German Democratic Party

The German Democratic Party, or Deutsche Demokratische Partei (DDP), was founded by leaders of the former Progressive People's Party (Fortschrittliche Volkspartei) and the left wing of the National Liberal Party (Nationalliberale Partei) in the early days of the Weimar Republic. Their leaders included Walther Rathenau, Eugen Schiffer, Otto Preuss, Otto Gessler, Max Weber and Erich Koch-Weser.

The Democrats were a left-wing liberal party, whereas the German People's Party was right-wing liberal. Along with the Social Democrats and the Centre Party, the Democratic party was most committed to maintaining a democratic, republican form of government. The party was attacked by some for being a party of Jews and professors (and, indeed, Jews formed one of its most loyal constituencies).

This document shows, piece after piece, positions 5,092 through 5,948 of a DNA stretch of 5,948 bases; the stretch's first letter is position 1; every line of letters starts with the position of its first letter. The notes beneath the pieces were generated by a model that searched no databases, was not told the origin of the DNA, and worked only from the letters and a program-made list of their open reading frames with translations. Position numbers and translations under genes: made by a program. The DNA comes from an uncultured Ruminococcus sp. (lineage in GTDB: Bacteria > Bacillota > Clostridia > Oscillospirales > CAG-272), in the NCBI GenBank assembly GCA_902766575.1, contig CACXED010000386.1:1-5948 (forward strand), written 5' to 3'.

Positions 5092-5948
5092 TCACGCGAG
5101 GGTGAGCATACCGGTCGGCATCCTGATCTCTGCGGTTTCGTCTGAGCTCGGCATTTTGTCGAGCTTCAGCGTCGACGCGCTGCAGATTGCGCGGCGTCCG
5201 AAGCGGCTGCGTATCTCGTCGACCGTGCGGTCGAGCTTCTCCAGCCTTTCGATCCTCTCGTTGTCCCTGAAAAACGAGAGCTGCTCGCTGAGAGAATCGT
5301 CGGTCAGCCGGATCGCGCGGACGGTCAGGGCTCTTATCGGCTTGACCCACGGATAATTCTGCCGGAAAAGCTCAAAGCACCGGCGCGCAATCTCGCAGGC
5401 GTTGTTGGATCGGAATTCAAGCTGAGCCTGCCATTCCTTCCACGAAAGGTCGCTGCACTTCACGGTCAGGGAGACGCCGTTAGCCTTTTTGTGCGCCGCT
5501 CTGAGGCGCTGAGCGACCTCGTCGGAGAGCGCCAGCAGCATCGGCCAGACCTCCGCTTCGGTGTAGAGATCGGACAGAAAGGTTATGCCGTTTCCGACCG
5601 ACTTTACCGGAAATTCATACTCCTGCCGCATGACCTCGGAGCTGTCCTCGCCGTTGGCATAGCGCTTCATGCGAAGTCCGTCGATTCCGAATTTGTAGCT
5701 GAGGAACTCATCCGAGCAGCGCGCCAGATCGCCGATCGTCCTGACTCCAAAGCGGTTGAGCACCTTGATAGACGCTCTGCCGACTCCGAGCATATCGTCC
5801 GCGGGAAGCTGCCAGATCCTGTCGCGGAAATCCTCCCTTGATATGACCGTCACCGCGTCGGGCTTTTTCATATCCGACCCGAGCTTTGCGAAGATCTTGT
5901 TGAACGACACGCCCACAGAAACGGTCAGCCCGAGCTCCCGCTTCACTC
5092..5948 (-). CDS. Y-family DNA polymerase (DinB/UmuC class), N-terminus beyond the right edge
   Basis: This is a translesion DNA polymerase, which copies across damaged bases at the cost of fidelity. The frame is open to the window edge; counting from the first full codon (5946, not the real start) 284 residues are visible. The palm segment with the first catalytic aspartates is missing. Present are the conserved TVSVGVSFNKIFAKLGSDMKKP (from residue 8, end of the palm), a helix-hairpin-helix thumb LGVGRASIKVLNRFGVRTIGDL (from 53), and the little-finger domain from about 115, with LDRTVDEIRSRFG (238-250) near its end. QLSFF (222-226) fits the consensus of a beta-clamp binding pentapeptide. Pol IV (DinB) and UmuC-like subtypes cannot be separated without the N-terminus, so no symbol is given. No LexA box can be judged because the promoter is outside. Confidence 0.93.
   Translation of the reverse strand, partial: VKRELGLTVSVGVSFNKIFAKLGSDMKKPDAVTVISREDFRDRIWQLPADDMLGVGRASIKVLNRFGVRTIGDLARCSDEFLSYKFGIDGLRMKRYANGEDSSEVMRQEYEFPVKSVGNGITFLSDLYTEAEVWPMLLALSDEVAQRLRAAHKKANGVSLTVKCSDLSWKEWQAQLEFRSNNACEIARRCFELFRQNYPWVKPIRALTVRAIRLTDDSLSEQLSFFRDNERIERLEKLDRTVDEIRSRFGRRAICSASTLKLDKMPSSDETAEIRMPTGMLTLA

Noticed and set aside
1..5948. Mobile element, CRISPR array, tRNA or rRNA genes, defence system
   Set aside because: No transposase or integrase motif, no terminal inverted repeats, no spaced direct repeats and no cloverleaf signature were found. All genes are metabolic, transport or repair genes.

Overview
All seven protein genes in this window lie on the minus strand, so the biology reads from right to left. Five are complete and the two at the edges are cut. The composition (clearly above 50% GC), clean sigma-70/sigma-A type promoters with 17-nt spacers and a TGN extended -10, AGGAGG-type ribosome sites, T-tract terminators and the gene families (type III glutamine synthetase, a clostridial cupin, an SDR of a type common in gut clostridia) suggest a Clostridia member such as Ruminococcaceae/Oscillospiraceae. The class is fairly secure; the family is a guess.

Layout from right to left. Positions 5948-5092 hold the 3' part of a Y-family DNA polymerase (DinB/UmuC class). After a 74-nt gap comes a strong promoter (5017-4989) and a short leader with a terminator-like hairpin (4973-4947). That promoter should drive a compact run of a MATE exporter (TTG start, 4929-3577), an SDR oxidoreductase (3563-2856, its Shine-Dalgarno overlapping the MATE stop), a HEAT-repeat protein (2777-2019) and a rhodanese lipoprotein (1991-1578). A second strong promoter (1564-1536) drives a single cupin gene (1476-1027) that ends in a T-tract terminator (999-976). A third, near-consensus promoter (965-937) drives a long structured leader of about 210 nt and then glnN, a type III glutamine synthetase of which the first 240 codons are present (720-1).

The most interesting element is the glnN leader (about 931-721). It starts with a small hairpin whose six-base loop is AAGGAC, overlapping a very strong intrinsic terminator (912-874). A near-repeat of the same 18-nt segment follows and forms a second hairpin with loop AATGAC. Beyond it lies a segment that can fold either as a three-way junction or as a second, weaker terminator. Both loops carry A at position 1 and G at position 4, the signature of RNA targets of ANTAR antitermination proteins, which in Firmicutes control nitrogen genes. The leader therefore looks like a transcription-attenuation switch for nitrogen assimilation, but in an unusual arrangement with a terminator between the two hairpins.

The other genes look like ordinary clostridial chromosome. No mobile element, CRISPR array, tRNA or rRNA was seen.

Dr. Hjalmar Schacht, once a great supporter of this party, defected to the Nazi party in 1933, believing that Hitler was a politician who, unlike those of the DDP, might save Germany by supporting a strong economy in a sound state.

The Democrats did well in the first Reichstag election, and joined the first government of the Weimar Republic as part of the Weimar Coalition of Philipp Scheidemann. They resigned from the government to protest the Treaty of Versailles later that year, but soon returned. In later elections, their showing consistently worsened. An attempted merger with the Young German Order to form the German State Party in 1930 failed miserably, and the party's Reichstag delegation became practically insignificant. The party was banned by the Nazis in 1933.

The Free Democratic Party was formed after World War II largely by former leaders of the Democratic Party and the German People's Party.

See also

Further reading

  • The German Democratic Party 1918-1930 by Bruce B. Frye in The Western Political Quarterly Vol. 16, No. 1 (Mar., 1963), pp. 167-179

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